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  7.  82
    Jeff Kasser & Nishi Shah (2006). The Metaethics of Belief: An Expressivist Reading of "the Will to Believe". Social Epistemology 20 (1):1 – 17.
    We argue that an expressivist interpretation of "The Will to Believe" provides a fruitful way of understanding this widely-read but perplexing document. James approaches questions about our intellectual obligations from two quite different standpoints. He first defends an expressivist interpretation of judgments of intellectual obligation; they are "only expressions of our passional life". Only then does James argue against evidentialism, and both his criticisms of Clifford and his defense of a more flexible ethics of belief presuppose this independently-defended expressivism. James (...)
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  8.  18
    Jeffrey L. Kasser & Daniel Cohen (2002). Putnam, Truth and Informal Logic. Philosophica 70:85-108.
  9.  17
    Jeff Kasser (2013). Ransdell on Socrates, Peirce, and Intellectual Modesty. Transactions of the Charles S. Peirce Society 49 (4):467-489,.
    “Peirce and the Socratic Tradition” is a bold and suggestive paper. In it, Joseph Ransdell draws out a particular tradition of modesty allegedly exemplified by Socrates, Peirce, and few others in philosophy. At its heart, this tradition involves a clear-headed acceptance of some surprising implications of an obvious fact, viz. that human wisdom cannot involve taking a god’s eye view of things. The elenchus of Socrates and the doubt-belief theory of Peirce, Ransdell thinks, accurately reflect the starting points and aspirations (...)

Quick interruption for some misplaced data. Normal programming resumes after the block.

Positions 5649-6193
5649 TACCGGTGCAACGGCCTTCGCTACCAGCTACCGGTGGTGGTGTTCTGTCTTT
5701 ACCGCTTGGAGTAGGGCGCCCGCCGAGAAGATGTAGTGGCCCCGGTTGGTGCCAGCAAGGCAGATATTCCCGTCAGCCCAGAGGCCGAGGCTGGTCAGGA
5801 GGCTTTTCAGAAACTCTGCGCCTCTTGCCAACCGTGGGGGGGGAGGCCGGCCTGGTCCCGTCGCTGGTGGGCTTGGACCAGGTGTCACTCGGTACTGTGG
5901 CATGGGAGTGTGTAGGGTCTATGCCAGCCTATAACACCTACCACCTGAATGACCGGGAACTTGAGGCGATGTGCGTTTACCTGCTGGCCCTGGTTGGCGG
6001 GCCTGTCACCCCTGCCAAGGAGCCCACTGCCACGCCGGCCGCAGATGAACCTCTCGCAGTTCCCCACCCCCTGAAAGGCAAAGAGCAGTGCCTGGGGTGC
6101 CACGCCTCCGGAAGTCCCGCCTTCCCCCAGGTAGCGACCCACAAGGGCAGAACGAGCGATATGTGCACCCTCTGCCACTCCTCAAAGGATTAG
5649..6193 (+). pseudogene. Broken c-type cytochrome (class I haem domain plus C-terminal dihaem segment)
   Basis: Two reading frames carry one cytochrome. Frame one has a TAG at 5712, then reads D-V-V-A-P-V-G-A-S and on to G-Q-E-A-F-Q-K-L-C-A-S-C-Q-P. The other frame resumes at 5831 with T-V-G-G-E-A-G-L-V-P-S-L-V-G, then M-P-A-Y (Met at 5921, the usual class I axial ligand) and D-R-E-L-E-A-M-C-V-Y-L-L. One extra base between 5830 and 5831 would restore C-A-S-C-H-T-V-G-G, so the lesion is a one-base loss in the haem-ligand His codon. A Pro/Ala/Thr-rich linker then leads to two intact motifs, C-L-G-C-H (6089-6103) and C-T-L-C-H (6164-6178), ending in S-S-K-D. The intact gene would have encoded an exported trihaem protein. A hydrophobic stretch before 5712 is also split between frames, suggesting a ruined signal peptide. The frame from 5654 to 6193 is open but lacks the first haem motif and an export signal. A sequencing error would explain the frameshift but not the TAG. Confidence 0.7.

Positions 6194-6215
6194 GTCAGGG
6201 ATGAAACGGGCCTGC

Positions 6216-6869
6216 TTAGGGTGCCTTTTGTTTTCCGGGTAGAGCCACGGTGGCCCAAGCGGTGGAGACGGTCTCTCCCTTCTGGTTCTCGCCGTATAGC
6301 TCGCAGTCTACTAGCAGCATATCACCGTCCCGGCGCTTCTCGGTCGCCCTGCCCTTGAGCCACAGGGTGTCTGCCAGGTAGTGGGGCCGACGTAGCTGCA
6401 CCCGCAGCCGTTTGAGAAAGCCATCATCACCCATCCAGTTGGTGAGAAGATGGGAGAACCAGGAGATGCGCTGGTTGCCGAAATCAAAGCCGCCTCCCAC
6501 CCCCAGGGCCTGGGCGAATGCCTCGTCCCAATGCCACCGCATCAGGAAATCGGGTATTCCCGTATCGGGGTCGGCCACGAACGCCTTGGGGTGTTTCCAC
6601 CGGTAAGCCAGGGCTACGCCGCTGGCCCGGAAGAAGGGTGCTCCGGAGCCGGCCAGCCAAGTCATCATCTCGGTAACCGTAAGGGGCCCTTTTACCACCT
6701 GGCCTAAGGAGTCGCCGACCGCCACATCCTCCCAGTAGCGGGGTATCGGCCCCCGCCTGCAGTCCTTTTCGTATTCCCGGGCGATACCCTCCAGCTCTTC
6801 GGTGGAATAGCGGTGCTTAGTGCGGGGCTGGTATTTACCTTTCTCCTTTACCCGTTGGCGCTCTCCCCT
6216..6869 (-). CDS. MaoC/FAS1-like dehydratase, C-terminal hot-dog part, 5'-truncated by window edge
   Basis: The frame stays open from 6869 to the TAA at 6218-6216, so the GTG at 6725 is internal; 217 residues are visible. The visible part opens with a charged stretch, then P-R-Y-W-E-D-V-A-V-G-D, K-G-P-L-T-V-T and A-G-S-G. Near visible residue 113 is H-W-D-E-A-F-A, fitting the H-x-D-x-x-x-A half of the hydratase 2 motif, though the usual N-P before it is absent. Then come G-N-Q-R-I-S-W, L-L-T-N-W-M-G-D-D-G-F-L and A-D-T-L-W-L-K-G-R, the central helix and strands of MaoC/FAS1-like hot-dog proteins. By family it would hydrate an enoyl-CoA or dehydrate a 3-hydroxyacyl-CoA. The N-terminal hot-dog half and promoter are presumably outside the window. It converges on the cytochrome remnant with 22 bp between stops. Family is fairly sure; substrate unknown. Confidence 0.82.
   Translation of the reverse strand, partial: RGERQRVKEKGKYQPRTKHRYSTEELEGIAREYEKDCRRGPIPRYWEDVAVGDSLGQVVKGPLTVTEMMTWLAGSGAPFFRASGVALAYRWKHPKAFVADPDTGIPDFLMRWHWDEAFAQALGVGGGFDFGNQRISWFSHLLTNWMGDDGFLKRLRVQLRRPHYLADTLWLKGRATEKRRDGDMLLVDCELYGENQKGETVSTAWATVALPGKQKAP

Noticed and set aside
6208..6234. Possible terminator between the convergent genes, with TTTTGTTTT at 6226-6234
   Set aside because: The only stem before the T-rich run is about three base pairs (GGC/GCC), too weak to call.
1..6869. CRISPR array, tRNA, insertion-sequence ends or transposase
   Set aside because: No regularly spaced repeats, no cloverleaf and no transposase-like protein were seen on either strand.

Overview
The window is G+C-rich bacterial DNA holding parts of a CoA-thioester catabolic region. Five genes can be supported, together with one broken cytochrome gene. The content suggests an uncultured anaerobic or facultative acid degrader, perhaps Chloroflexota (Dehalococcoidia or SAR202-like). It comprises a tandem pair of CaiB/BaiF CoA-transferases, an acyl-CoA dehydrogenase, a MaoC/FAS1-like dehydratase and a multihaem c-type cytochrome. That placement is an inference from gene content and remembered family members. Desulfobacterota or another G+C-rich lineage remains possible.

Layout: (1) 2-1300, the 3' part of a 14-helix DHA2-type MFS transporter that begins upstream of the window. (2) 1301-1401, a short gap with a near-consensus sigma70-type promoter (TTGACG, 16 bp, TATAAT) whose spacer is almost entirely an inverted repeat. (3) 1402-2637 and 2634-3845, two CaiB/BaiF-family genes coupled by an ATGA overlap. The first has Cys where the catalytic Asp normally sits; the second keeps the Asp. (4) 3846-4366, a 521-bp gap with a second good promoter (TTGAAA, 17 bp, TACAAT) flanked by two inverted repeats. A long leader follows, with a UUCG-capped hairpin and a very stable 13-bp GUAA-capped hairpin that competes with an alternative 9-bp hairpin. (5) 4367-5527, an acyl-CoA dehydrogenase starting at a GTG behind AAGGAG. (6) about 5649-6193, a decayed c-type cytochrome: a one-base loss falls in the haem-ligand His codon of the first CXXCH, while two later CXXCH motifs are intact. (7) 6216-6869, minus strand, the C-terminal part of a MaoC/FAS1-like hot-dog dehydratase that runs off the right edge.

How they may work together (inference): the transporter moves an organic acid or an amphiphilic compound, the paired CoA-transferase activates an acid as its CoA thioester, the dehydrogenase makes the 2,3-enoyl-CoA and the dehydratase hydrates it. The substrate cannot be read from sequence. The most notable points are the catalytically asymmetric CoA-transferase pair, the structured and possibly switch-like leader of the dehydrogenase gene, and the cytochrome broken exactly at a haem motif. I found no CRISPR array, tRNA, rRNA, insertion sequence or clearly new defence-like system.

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  10. Jeff Kasser (2014). Prospects for a Jamesian Expressivism. William James Studies 10.
     
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  11.  8
    Jeffrey L. Kasser (2013). Peirce on God, Reality and Personality. In Jeanine Diller & Asa Kasher (eds.), Models of God and Alternative Ultimate Realities. Springer 431--440.
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  12.  15
    Jeff Kasser (1999). Peirce's Supposed Psychologism. Transactions of the Charles S. Peirce Society 35 (3):501 - 526.
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  13.  5
    Jeff Kasser (2003). Adler's Beliej's Own Ethics. Informal Logic 23 (3).
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  14. Jeff Kasser (2003). Belief's Own Ethics. [REVIEW] Informal Logic 23 (3):293-297.
     
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  15. Aaron Wilson, Eino Kaila, Heikki A. Kovailanen, Sami Pihlström, Zach VanderVeen, Charles A. Hobbs, Sor-Hoon Tan, Jeff Kasser, Michael Brodrick & Sami Paavola (2011). 1. Peirce Versus Davidson on Metaphorical Meaning Peirce Versus Davidson on Metaphorical Meaning (Pp. 117-135). Transactions of the Charles S. Peirce Society 47 (2).